Static electricity is caused by a lack of humidity. A whole-home humidification system will solve this issue by delivering the right amount of humidity throughout your home through your ductwork system.

7. Should I get a second opinion on replacing my system?

ALWAYS! Your home comfort system is a large investment. It is always a good idea to get a second opinion. It is also recommended to research the companies and brands of equipment you may be interested in purchasing.

8. What are the meanings of SEER and EER?

Since January 2006, all residential air conditioners sold in the United States must have at least a 13 SEER. SEER is the abbreviation for Seasonal Energy Efficiency Ratio and is a U.S. government standard energy rating and reflects the overall system efficiency of your cooling system. EER is short for Energy Efficiency Ratio and doesn’t take into consideration the time of year, but rather the system’s energy efficiency at the peak operating use.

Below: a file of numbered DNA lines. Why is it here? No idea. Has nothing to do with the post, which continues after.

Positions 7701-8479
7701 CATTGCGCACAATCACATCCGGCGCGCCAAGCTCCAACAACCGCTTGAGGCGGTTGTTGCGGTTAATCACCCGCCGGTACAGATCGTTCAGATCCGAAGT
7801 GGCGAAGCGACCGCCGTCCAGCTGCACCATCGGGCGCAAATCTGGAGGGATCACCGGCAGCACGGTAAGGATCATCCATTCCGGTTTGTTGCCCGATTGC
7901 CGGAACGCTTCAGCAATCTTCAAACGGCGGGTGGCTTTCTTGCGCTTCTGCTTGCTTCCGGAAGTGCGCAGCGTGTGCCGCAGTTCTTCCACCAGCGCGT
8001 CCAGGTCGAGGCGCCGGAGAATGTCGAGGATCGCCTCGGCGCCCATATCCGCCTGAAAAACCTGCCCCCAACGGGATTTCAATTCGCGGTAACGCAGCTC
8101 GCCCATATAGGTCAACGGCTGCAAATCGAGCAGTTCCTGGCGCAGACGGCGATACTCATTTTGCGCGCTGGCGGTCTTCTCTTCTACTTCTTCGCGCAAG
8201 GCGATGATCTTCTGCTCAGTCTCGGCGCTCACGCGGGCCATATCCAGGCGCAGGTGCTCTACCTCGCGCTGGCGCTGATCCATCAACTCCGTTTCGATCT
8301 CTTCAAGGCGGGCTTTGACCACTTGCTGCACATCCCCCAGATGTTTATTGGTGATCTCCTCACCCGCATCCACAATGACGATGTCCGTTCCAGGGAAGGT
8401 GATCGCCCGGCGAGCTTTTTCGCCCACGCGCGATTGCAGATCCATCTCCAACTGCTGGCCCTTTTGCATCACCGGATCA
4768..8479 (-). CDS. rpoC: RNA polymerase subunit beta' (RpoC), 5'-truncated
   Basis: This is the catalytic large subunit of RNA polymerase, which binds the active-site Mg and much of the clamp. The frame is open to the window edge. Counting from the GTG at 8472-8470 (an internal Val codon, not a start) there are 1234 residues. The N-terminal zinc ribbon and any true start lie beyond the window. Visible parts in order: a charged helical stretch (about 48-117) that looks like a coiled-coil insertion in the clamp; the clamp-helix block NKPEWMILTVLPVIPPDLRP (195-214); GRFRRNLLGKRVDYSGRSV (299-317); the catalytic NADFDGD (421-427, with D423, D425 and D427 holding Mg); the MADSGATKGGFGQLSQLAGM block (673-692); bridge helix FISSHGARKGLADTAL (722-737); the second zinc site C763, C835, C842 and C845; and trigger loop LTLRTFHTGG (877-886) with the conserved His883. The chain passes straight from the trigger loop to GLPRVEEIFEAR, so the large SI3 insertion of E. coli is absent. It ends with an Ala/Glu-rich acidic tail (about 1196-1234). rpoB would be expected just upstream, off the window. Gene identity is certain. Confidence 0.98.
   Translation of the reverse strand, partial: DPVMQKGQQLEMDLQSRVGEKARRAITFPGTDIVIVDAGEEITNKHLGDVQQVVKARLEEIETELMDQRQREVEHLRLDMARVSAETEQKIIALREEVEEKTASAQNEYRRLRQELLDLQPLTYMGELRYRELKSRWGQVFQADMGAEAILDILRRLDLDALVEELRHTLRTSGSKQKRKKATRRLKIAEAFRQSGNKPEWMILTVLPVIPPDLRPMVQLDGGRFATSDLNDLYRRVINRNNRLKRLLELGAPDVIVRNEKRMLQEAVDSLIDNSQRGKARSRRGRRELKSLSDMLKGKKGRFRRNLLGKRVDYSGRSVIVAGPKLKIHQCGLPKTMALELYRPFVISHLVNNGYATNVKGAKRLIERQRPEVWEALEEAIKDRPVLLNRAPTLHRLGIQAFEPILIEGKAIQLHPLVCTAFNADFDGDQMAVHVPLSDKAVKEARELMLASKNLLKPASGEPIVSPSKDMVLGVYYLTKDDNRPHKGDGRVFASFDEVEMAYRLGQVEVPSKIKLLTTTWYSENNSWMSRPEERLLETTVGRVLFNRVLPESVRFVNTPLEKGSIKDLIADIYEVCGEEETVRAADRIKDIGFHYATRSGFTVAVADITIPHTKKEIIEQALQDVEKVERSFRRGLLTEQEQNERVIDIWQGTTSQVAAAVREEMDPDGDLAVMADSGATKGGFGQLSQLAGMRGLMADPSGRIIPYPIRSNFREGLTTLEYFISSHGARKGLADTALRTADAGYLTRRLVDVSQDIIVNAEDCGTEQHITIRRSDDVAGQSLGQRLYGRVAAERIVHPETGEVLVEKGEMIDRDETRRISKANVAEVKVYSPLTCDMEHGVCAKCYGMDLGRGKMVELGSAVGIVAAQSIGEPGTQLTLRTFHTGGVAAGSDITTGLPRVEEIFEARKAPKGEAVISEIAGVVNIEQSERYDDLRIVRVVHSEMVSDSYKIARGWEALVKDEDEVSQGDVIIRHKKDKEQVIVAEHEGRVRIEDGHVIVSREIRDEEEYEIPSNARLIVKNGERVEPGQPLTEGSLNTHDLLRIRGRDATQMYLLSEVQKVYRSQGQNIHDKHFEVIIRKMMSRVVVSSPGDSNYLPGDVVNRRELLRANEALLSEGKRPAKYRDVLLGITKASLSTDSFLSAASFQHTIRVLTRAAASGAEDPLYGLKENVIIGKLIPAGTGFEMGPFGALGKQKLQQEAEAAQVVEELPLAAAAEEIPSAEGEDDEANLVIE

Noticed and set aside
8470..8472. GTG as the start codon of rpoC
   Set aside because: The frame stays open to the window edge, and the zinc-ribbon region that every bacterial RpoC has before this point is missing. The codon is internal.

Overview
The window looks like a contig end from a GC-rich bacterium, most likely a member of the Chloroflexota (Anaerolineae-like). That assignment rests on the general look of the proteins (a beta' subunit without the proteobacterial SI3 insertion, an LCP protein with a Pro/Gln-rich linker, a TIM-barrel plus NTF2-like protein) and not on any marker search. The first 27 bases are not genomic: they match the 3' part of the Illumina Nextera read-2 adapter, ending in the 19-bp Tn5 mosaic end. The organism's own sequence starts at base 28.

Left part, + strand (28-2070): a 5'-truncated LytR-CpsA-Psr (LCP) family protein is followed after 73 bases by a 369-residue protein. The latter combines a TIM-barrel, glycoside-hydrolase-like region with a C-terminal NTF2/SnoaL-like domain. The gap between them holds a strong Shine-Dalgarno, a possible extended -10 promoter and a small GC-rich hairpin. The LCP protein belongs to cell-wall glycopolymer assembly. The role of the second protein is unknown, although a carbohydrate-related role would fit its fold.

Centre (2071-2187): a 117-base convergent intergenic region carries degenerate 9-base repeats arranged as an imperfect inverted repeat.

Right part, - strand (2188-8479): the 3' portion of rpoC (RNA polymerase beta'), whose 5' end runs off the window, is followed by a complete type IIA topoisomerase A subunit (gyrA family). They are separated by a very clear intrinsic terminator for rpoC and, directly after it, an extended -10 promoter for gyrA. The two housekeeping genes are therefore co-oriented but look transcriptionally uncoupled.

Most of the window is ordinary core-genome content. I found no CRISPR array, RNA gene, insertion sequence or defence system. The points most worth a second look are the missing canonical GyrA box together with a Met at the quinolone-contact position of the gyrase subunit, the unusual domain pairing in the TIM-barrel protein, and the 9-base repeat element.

Both ratings should be considered in choosing cooling products. The rating is a ratio of the cooling output divided by the power consumption and measures the cooling performance of the system. The Federal government developed an energy star program for high-efficiency central air conditioning systems that in order to qualify must have a SEER of at least 14.

9. We are replacing our system this season. What advice can you give me?

Do your homework, pick a quality contractor, and use someone you trust.

10. I have a puff of smoke coming from my heat pump during the winter when my unit shuts off and restarts. Why is this?